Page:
Fantasy Mystery Comics Non-Fiction Fiction

What Angels Fear

Sunday, March 9, 2014

What Angels Fear (2005) C.S. Harris

Sebastian St. Cyr is a young nobleman who returned from the wars with France wanting only to forget, but unable to do so, and thus unable to fit back into society. His refusal to wed and produce and heir only makes his already poor relationship with his father even worse.

And his relationship with his sister Amanda is even worse.

“My God. Where is he? Why hasn’t he sought help from any of his friends or family?”

Amanda folded the paper and set it to one side. “Presumably because he knows his family.”

When a young woman is brutally murdered, and evidence points to St. Cyr, many are willing to believe the worst of him, and he soon realizes it will be up to him to discover the true murderer.

Re-reading this series now, having read all the following books, I was astonished to see the foreshadowing of events in later books: Kat, Jarvis, Hero, Sebastian’s mother. Many things are set in place in this story, for events that come much later.

All of which made re-reading the book quite delightful, as the hints of things to come appeared seemingly out of the blue.

Just goes to show how much I miss when I gulp down stories.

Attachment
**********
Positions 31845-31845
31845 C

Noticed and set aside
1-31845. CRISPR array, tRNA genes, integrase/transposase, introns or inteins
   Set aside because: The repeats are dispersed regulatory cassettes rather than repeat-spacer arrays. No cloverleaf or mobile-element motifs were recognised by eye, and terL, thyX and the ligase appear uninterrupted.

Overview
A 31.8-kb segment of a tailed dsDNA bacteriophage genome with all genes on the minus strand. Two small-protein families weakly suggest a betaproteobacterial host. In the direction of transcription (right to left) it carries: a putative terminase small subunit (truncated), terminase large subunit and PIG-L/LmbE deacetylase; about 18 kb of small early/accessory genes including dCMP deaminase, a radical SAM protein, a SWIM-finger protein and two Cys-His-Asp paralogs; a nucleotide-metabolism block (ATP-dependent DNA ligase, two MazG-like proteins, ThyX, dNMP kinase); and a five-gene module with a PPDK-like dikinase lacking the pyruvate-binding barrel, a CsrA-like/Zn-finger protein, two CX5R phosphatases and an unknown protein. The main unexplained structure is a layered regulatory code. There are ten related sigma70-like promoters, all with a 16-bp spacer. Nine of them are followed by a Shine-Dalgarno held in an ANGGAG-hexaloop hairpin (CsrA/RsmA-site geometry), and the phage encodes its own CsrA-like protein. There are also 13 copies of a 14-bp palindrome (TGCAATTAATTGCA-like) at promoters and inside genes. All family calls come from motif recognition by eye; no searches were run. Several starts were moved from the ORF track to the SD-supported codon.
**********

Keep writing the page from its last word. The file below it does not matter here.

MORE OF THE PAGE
And of course there was the first meeting of characters I’d come to love:

“Let me get this straight. You don’t see a problem in lifting a stranger’s purse, but you refuse to be given wages you don’t feel you’ve earned?”
“That’s right,” said Tom, obviously glad to be understood. “I gots me pride.”
“And a highly original set of principles,” said Sebastian.

There were several quips that I quite appreciated upon this second read. For example:

“Life is full of scary things,” he used to tell (her). “The trick is not to let your fears get in the way of your living. Whatever else you do… don’t settle for a life half-lived.”

“There’s lots o’ bad things ’appen in this world. Lots o’ bad things what ’appen, and lots o’ folks what do bad things. But there’s good, too. Lots o’ good. Me mum, before they put her on that ship for Botany Bay, she told me never to forget that. She said that things like ’onor, and justice, and love are the most important things in the world and that it’s up to each and every one of us to always try to be the best person we can possibly be.” Tom looked up, his nearly lashless eyes wide and earnest. “I don’t think there’s many what really believes in that. But you do.”

It was as if, between them, the darkness and the snow hid all that was ugly, all that was horrible and dangerous about the city, so that he was aware suddenly of the beauty of the row of ancient stone arches fronting a nearby shop, and the intricate fretwork of the old timber-framed Tudor house beside it. And he wondered , which was more real, the ugliness or the beauty?

Lots of fun terms here:

shot the cat: vomit
blue ruin: gin

Note: I adore the original cover–it’s what initially drew me to the book. But I really dislike the reissue cover. I presume that is supposed to be Sebastian, but he just looks… creepy.

It was a lovely re-read, and now I’m going through the rest of the series (or at least most of it) before I re-read the latest in the series, which came out this week.
Rating: 8.5/10

Published by Obsidian


Categories: 8/10, British, Historical, Mystery     Comments (0)    

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